September 7, 2022
I could write a book. we’ve all said it one time or another, whether it’s because we know a lot about a certain topic, or because we’ve had it up to here with our circumstances.
But in my case, I wrote a book because I couldn’t find any women’s fiction I liked. I’m not all that fussy; it’s just that I was looking for a story I could relate to, where the main characters were all women closer to my age, which at that time was 68. Just try to find a novel like that. I dare you
I wondered, how hard could it be to write a novel? After all, I’d written a Sunday column for the Pittsburgh Tribune-Review for more than 20 years, as well as a couple nonfiction books and a client workbook. As a longtime self-employed executive and career coach, I’d written profusely. Surely I could bang out a novel in a few months.
So, to get some guidance, I joined two writers’ associations, listened to podcasts, watched videos, read books, and attended virtual conferences. All these actions quickly taught me one thing: I had a lot to learn.
But the pandemic was raging, and with little else to do, I dug in.
I drafted a chapter and sent it to a writers’ group for critiquing. Ow. Got some tough feedback. Rewrote it. Moved to the next chapter. Same pain. Another rewrite. And so on, all the way through, with the only interruption being a total meltdown the entire month of January, 2021.
And then, in spring of 2021, after seven months of total immersion, I had a solid manuscript.
But I still had no title! I’d been using the working title “Baby Boomer Reunion,” but informal surveys showed my target readers — women 50-plus — found it unappealing. As I waited for inspiration, I hired a developmental editor to get big-picture feedback on the manuscript. I made the changes she suggested, then put together the items necessary to get an agent and a publisher—query letter, synopsis, back-of-the-book blurb, tagline, photo, market analysis, and bio. Then, at the last minute, the title Falling Apart, Falling for You popped into my brain. The editor loved it because it captures the essence of the story: three women with lives in a free fall 40 years after their high school graduation, and the men who offer an element of romance.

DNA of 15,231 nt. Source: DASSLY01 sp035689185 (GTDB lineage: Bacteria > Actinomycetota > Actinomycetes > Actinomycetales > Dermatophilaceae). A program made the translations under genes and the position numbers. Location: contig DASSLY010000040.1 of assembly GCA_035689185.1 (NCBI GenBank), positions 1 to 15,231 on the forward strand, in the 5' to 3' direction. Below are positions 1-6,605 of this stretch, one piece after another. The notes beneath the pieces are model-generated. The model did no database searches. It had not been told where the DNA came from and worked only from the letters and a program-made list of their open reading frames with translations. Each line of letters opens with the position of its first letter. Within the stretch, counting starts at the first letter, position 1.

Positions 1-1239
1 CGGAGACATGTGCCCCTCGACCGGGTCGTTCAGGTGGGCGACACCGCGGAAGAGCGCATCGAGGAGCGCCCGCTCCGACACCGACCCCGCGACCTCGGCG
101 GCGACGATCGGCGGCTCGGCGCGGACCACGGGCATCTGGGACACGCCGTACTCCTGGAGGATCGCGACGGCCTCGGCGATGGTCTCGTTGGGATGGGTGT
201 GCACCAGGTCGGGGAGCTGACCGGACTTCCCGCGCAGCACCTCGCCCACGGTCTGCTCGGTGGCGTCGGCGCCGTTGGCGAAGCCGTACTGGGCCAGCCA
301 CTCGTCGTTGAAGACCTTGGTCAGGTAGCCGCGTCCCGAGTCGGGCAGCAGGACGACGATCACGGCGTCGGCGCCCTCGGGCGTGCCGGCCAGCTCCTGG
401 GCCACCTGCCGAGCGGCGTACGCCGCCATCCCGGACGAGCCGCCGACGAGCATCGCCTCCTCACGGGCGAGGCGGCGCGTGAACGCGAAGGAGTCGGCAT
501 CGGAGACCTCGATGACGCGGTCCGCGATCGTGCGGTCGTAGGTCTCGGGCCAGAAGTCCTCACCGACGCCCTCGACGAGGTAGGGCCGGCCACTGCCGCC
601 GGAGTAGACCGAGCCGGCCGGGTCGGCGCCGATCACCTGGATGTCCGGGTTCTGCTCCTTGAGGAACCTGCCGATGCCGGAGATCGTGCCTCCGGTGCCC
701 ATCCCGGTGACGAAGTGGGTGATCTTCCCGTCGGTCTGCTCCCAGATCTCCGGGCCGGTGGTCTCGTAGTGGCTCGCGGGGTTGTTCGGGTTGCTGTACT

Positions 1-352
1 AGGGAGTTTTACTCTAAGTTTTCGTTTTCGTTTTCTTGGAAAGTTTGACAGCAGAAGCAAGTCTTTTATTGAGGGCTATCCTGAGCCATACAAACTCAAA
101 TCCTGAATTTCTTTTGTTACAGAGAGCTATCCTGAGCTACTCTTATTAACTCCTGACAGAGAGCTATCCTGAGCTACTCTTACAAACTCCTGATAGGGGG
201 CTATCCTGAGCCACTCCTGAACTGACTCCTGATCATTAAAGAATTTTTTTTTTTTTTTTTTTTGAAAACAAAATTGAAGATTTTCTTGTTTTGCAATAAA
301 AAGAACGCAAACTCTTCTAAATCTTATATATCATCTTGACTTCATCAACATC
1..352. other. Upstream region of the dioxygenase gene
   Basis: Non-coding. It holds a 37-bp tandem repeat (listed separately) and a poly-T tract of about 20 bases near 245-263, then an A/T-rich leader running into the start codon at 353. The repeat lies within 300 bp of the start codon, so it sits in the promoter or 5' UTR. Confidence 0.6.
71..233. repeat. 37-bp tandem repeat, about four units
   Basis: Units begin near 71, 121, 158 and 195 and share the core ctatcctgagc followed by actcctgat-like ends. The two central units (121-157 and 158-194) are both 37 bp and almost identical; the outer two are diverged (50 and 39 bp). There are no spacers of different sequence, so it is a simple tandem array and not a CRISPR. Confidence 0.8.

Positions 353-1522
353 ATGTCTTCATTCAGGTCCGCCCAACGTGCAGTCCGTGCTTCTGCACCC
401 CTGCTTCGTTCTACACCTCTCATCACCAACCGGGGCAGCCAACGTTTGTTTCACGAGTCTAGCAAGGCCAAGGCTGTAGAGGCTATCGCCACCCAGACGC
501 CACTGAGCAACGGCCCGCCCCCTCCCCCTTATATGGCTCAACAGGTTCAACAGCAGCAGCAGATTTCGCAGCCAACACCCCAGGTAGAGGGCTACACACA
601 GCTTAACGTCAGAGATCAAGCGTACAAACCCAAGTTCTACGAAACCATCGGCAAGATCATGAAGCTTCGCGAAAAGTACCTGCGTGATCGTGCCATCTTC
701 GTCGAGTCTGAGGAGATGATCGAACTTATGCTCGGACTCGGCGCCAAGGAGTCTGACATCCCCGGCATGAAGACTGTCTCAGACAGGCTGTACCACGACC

Now, I was ready to acquire an agent and a publisher. This process is so daunting that most writers skip it entirely and self-publish. But I had self-published my nonfiction works, and this time, I wanted the benefits of having a traditional publisher. I have a “platform” as they call it — a client mailing list, a presence on social media, and experience in public speaking. While my platform is good, it’s not enough to appeal to a large publishing house. My options were therefore limited to hybrid publishers and small presses. My editor connected me with a respected hybrid publisher, but after consideration, I demurred. That left me with about 20 small presses to research, which I crossed off the list, one by one.
In the end, Elk Lake Publishing was the sole remaining small press on my list. All my eggs in one basket! When I learned the publisher and I shared the same birthday — April 29 — I wrote directly to her and used our common birthday as my hook. To my amazement, four days later, on Labor Day 2021, she sent me a contract, and nearly eight months later, on my 70th birthday, my debut novel was published.
Falling Apart, Falling for You, published by Elk Lake Publishing, is available on Amazon.com and BN.com. Chris Posti’s website is chrisposti.com.